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  • 1. Almuzzaini, Bader
    et al.
    Sarshad, Aishe A.
    Rahmanto, Aldwin S.
    Hansson, Magnus L.
    Von Euler, Anne
    Stockholm University, Faculty of Science, Department of Molecular Biosciences, The Wenner-Gren Institute.
    Sangfelt, Olle
    Visa, Neus
    Stockholm University, Faculty of Science, Department of Molecular Biosciences, The Wenner-Gren Institute.
    Östlund Farrants, Ann-Kristin
    Stockholm University, Faculty of Science, Department of Molecular Biosciences, The Wenner-Gren Institute.
    Percipalle, Piergiorgio
    Stockholm University, Faculty of Science, Department of Molecular Biosciences, The Wenner-Gren Institute.
    In beta-actin knockouts, epigenetic reprogramming and rDNA transcription inactivation lead to growth and proliferation defects2016In: The FASEB Journal, ISSN 0892-6638, E-ISSN 1530-6860, Vol. 30, no 8, p. 2860-2873Article in journal (Refereed)
    Abstract [en]

    Actin and nuclear myosin 1 (NM1) are regulators of transcription and chromatin organization. Using a genome-wide approach, we report here that beta-actin binds intergenic and genic regions across the mammalian genome, associated with both protein-coding and rRNA genes. Within the rDNA, the distribution of beta-actin correlated with NM1 and the other subunits of the B-WICH complex, WSTF and SNF2h. In beta-actin(-/-) mouse embryonic fibroblasts (MEFs), we found that rRNA synthesis levels decreased concomitantly with drops in RNA polymerase I (Pol I) and NM1 occupancies across the rRNA gene. Reintroduction of wild-type beta-actin, in contrast to mutated forms with polymerization defects, efficiently rescued rRNA synthesis underscoring the direct role for a polymerization-competent form of beta-actin in Pol I transcription. The rRNA synthesis defects in the beta-actin(-/-) MEFs are a consequence of epigenetic reprogramming with up-regulation of the repressive mark H3K4me1 (mono-methylation of lys4 on histone H3) and enhanced chromatin compaction at promoter-proximal enhancer (T0 sequence), which disturb binding of the transcription factor TTF1. We propose a novel genome-wide mechanism where the polymerase-associated beta-actin synergizes with NM1 to coordinate permissive chromatin with Pol I transcription, cell growth, and proliferation.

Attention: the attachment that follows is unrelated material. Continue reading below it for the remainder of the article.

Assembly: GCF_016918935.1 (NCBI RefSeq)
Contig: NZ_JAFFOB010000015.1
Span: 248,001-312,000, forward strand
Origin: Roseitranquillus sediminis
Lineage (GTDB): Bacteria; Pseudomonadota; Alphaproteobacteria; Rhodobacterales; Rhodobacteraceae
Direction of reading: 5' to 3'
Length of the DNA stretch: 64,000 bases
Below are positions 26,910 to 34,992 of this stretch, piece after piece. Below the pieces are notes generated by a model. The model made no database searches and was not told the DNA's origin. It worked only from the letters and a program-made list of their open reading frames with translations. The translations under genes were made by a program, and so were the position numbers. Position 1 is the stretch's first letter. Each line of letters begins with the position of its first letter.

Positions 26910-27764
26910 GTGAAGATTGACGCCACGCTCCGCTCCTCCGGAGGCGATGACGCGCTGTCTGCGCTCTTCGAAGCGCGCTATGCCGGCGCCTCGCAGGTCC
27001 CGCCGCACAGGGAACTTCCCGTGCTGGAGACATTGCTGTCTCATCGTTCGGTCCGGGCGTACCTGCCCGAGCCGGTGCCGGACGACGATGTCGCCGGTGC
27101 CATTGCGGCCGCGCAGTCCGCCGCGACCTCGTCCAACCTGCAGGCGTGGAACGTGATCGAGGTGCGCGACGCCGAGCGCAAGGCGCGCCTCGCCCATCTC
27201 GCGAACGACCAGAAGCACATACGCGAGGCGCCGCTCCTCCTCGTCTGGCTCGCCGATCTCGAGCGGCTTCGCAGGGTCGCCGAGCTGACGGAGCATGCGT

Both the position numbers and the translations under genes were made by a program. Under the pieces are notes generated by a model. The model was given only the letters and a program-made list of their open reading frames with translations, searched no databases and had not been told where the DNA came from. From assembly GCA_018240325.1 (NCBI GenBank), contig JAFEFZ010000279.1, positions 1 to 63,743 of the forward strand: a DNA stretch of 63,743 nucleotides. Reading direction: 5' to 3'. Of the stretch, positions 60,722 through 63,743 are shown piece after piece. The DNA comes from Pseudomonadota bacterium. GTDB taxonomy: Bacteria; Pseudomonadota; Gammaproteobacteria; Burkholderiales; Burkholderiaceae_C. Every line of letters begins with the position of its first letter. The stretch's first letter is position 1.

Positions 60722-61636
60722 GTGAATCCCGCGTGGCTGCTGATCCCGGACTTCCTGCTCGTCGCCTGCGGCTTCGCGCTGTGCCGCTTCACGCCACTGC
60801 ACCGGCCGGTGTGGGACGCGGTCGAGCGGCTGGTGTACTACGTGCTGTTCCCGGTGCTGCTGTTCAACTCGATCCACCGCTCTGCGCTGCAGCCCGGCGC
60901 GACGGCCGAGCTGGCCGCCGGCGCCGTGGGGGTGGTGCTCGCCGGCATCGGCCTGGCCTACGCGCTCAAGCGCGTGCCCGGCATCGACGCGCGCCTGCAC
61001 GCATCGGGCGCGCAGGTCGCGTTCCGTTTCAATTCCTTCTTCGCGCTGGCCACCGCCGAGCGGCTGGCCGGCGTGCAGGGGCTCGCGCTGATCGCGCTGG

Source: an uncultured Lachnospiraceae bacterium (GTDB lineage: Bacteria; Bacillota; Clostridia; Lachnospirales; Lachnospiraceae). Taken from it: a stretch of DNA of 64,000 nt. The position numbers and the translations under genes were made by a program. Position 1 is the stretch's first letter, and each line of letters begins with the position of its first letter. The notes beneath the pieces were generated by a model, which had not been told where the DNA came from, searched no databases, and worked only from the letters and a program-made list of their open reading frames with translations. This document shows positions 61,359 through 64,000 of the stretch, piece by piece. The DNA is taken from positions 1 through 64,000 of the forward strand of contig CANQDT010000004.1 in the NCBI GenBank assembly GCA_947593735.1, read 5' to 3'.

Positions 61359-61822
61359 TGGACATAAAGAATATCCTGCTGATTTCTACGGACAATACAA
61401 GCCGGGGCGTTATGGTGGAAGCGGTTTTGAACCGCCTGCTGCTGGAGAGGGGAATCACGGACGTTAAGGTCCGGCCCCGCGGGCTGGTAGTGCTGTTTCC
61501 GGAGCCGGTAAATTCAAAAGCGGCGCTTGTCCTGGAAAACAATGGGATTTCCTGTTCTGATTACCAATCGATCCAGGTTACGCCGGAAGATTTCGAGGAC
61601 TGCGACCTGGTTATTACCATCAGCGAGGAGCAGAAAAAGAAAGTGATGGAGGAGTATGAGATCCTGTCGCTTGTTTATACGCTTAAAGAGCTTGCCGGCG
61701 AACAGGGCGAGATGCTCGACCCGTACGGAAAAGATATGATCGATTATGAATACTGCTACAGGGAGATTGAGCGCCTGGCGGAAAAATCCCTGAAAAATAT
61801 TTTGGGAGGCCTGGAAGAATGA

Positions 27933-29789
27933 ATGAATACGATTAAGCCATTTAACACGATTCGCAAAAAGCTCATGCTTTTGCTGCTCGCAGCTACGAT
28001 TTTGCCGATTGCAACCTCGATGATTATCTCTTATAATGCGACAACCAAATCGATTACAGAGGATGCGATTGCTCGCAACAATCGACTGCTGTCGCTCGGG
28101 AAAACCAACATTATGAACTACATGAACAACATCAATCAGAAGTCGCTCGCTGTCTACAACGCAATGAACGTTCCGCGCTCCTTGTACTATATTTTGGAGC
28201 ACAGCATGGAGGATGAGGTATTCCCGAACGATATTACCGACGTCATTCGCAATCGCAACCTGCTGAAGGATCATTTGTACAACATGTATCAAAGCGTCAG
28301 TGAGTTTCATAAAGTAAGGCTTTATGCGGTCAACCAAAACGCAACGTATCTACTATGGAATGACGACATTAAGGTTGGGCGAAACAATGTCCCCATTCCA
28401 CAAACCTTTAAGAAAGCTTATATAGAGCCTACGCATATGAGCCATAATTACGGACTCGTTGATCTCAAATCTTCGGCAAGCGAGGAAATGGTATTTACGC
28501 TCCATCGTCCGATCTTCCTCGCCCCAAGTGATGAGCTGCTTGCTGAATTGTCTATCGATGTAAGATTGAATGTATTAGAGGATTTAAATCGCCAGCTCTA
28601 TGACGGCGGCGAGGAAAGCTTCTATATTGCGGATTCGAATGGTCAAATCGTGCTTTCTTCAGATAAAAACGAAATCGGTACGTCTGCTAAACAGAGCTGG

• 2.
    Behm, Mikaela
    et al.
    Stockholm University, Faculty of Science, Department of Molecular Biosciences, The Wenner-Gren Institute.
    Fritzell, Kajsa
    Stockholm University, Faculty of Science, Department of Molecular Biosciences, The Wenner-Gren Institute.
    Pessa, Heli
    Mackowiak, Sebastian
    Stockholm University, Faculty of Science, Department of Molecular Biosciences, The Wenner-Gren Institute.
    Ekdahl, Ylva
    Kang, Wenjing
    Stockholm University, Faculty of Science, Department of Molecular Biosciences, The Wenner-Gren Institute.
    Biryukova, Inna
    Stockholm University, Faculty of Science, Department of Molecular Biosciences, The Wenner-Gren Institute.
    von Euler, Anne
    Stockholm University, Faculty of Science, Department of Molecular Biosciences, The Wenner-Gren Institute.
    Visa, Neus
    Stockholm University, Faculty of Science, Department of Molecular Biosciences, The Wenner-Gren Institute.
    Friedländer, Marc
    Stockholm University, Faculty of Science, Department of Molecular Biosciences, The Wenner-Gren Institute.
    Öhman, Marie
    Stockholm University, Faculty of Science, Department of Molecular Biosciences, The Wenner-Gren Institute.
    Synaptic expression and regulation of miRNA editing in the brainManuscript (preprint) (Other academic)
    Abstract [en]

    In the brain, sophisticated networks of RNA regulatory events tightly control gene expression in order to achieve proper brain function. We and others have previously shown that several miRNAs, encoded within the miR-379-410 cluster, are subjected to A-to-I RNA editing. In the present study we conclude these edited miRNAs to be transcribed as a single long consecutive transcript, however the maturation into functional forms of miRNAs is regulated individually. In seven of the miRNAs, subjected to editing, we analyze how editing relates to miRNA maturation. Of particular interest has been maturation of miR-381-3p and miR-376b-3p, both important for neuronal plasticity, dendrite outgrowth and neuronal homeostasis. Most of the edited miRNAs from the cluster, are highly edited in their unprocessed primary transcript, including miR-381-3p and miR-376b-3p. However, editing in miR-381-3p is almost entirely absent in the mature form, while editing is increased in the mature form of miR-376b-3p compared to the primary transcript. We propose that ADAR1 positively influences the maturation of pri-miR-381 in an editing independent manner. In pri-miR-376b we hypothesize that ADAR1 and ADAR2 competes for editing, and while ADAR2 inhibits miRNA maturation, ADAR1 editing is frequently present in the mature miR-376b-3p. We further show that miR-381-3p and miR-376b-3p regulate the dendritically expressed Pumilio 2 (Pum2) protein. By next generation RNA sequencing (NGS RNA-seq) on purified synaptoneurosomes, we show that miR-381-3p is highly expressed at the synapse, suggesting its functional role in locally regulating Pum2. Furthermore, we identify a set of highly expressed miRNAs at the synapse, which may act locally to target synaptic mRNAs.